Senior Member
Closest I got to playing a wind instrument was playing a recorder. You know, Stairway to Heaven. But I think I've mentioned how uncoordinated I am. I could almost play it. :roflmao:

But I do admire those who can play multiple instruments. I'll just stick to singing. It's kind of a wind instrument. ;)


Started out on piano at 10, but took up trumpet in my teens., then dabbled with clarinet when I became a band director in my 20s and I felt I ought to be able to give advice to woodwind players based on more than reading books about their instrument :)

Trumpet is still my main instrument, but I was surprised how easily keyboard came back to me when I started getting into writing music again


Active Member
I've been playing trombone for 40 years, and it's still a work in progress even though I've performed at the highest pro standards over the years in a variety of music styles.

Always something to work on!

I wish I'd spent more time on piano, but I'm a passable enough player for playing 'one-hand' lines in the DAW for any instrument, and can play intermediate-level piano pieces.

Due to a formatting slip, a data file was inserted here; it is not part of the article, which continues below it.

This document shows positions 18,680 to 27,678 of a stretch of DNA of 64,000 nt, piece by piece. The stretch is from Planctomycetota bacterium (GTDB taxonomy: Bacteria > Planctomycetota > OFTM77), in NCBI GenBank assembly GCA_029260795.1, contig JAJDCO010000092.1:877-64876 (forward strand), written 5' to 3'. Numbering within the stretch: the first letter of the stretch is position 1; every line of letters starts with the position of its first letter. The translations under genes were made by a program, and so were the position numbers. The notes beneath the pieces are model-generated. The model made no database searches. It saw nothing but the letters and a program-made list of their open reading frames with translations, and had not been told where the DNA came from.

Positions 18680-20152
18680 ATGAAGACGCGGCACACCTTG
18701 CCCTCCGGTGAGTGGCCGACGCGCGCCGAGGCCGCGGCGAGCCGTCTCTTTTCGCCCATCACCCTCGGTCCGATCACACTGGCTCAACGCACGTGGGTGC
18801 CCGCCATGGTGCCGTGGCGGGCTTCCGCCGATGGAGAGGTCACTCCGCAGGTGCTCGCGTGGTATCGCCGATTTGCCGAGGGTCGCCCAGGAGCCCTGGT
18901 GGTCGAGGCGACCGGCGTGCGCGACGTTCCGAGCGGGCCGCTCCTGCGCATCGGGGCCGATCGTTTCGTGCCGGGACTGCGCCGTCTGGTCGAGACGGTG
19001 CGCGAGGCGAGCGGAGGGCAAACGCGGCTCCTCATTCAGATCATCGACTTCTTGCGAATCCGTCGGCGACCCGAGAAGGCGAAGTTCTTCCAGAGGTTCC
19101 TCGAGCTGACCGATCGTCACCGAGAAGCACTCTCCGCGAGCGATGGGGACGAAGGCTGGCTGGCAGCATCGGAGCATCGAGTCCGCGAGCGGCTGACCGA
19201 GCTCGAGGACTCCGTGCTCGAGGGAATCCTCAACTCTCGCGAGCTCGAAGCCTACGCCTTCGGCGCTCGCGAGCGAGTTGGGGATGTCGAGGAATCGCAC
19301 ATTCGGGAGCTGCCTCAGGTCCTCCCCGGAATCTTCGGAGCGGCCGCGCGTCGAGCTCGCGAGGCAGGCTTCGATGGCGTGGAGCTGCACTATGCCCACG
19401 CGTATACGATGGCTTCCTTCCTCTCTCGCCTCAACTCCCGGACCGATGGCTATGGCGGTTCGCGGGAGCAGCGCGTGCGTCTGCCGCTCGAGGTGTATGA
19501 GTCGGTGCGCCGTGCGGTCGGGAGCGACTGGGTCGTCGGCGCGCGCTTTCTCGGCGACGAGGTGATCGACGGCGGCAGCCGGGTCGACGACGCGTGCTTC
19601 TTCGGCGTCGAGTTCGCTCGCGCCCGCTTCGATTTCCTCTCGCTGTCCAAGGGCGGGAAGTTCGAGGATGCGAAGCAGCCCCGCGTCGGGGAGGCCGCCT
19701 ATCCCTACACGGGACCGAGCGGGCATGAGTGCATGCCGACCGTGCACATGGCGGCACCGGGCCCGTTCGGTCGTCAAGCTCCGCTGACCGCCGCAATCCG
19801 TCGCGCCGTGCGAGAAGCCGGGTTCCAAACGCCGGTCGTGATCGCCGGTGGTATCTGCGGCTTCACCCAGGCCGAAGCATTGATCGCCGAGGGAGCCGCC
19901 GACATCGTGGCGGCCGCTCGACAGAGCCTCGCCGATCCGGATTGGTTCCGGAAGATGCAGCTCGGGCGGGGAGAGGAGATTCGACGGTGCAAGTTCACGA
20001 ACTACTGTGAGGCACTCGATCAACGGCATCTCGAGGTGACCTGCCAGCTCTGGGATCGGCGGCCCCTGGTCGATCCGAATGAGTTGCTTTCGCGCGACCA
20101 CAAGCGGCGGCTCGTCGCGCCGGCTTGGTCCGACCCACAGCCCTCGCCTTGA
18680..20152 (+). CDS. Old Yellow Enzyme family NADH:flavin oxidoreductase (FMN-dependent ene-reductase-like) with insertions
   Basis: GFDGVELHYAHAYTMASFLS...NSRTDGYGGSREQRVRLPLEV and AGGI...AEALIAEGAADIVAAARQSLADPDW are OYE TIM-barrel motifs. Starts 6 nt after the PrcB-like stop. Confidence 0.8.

But if I'd spent more time on something besides trombone, my trombone playing would suffer! And half of my horn time is just playing excerises and just "staying in shape" stuff. Plus, switching mouthpieces, different horns, etc. all take up a lot of your time to stay focused and ready for pro-level work.

So much to learn and do, so little time!

But, I love it. I kind of feel sorry for people who don't have a musical intrumental passion. I would include the DAW and sample libraries as musical instruments....they need practice too!
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I played tuba in elementary school. Then ... a whole lot nothing. I was paid to chaperone some HS kids to a Christopher Parkening concert while I wan in college - that one event made me a (early) classical listener. Then more nothing. I bought a Korg C3500 while in grad school for chemistry, but, no time. More nothing.

Then, around 2013 I decided to install Arch Linux (which I don't use any more). I found out about Rosegarden, later MuseScore, and had a moment of abject hubris that I neither hope nor expect to surpass in this lifetime. "I have a master degree in chemistry. How hard can composing/making music be?"

Since then, I received advice on the #music-theory irc (my first critique, of my first piece, by mducharme: "... a blather of notes ... but it has potential..."), took a year of theory online from a community college and kept coming back to writing as a hobby. Now I'm checking out some better sounds (VSCO2, Komplete) and have invested in a Samson Graphite 49 and a LinnStrument (though I still have that ancient Korg).

So, I'm progressing from computer nerd to music techie, does that count?